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Independent Wealth Houses Mostly Predict Double-Digit AuM Growth

Tom Burroughes, Group Editor , November 6, 2019


The study of wealth advisors showed that on average, firms predict a 20 per cent new new asset growth pace, with hardly any predicting a decline.

The overwhelming majority (94 per cent) of 942 independent investment advisors with assets held by Charles Schwab expect they will grow net new assets in 2020, with the average expansion rate at 20 per cent, a study shows.

The advisors, collectively managing a total of $336 billion, were polled by Schwab Advisor Services, part of Charles Schwab, to find out what they think future growth prospects are like and what forces mold the industry.

Some 31 per cent of advisors expect growth in net new assets to be 16 per cent or more; 18 per cent see it coming in at a range of 11 to 15 per cent and 27 per cent see the range at 6-10 per cent. The study showed that 18 per cent of respondents see a modest growth rate between 1-5 per cent in net new assets; 6 per cent said they expect no net new assets in the next year.

Another finding showed that 55 per cent of respondents see steady, if slow, growth ahead; just 2 per cent expect a decline.

The survey comes at a time when new RIAs, often formed by breakaway teams at large banks and wire-houses, continue to sprout. Data from organizations such as ECHELON Partners also shows continued brisk merger and acquisition activity in a sector contending with regulatory and other costs that encourage economies of scale.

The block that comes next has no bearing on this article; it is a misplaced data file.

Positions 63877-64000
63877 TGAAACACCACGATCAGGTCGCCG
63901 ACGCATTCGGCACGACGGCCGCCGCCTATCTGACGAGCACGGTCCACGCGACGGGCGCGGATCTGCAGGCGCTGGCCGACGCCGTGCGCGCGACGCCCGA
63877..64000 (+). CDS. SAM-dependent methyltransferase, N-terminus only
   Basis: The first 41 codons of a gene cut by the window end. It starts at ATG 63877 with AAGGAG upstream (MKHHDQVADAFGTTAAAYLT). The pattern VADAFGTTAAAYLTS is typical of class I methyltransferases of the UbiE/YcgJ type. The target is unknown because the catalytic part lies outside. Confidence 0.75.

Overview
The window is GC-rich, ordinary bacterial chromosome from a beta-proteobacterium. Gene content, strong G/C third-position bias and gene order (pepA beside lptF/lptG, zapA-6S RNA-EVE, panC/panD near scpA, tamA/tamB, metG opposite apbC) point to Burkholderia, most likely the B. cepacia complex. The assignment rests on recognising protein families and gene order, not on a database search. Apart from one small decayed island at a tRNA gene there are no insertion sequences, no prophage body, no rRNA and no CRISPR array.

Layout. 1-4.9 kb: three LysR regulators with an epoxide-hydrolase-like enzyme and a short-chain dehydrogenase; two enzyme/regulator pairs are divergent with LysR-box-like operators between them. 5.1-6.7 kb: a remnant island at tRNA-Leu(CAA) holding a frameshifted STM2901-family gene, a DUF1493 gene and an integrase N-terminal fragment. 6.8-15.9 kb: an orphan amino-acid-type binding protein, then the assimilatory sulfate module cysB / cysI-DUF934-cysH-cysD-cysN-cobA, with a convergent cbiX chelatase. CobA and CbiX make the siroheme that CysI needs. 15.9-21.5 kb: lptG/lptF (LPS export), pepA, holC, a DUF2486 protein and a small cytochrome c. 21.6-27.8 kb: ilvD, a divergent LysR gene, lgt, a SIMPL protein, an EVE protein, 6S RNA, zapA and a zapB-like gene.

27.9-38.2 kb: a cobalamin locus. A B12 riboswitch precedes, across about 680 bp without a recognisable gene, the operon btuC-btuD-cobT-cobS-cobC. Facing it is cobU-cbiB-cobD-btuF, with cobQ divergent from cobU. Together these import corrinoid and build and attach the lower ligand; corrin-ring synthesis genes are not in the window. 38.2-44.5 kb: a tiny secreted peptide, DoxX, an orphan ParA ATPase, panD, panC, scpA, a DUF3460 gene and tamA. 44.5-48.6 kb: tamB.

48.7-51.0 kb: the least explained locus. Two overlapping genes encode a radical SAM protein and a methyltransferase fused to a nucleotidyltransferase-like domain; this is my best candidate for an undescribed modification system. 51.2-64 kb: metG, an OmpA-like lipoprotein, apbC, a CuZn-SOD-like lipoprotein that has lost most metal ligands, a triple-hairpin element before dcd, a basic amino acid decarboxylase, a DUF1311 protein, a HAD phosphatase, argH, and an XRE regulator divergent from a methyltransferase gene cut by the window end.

Asked what causes the independent advisor business model to grow, 60 per cent of respondents said preference for independent advice versus other models is the reason; 22 per cent said the existence of robust systems – platforms and technology – that make independence easier is a factor; 10 per cent of respondents said that the existence of affluent investors drives growth. (The question highlights debate about what constitutes independent advice. See a discussion here.)

On the flipside, 25 per cent of respondents said new forms of competition are a barrier to growth; 22 per cent said the cost of doing business is a hurdle and 20 per cent said the ability to stand apart from competitors is a growth challenge.

The great majority of advisors (90 per cent) expect growth to be organic, leaving 10 per cent expecting acquisitions and mergers to be a factor at play.

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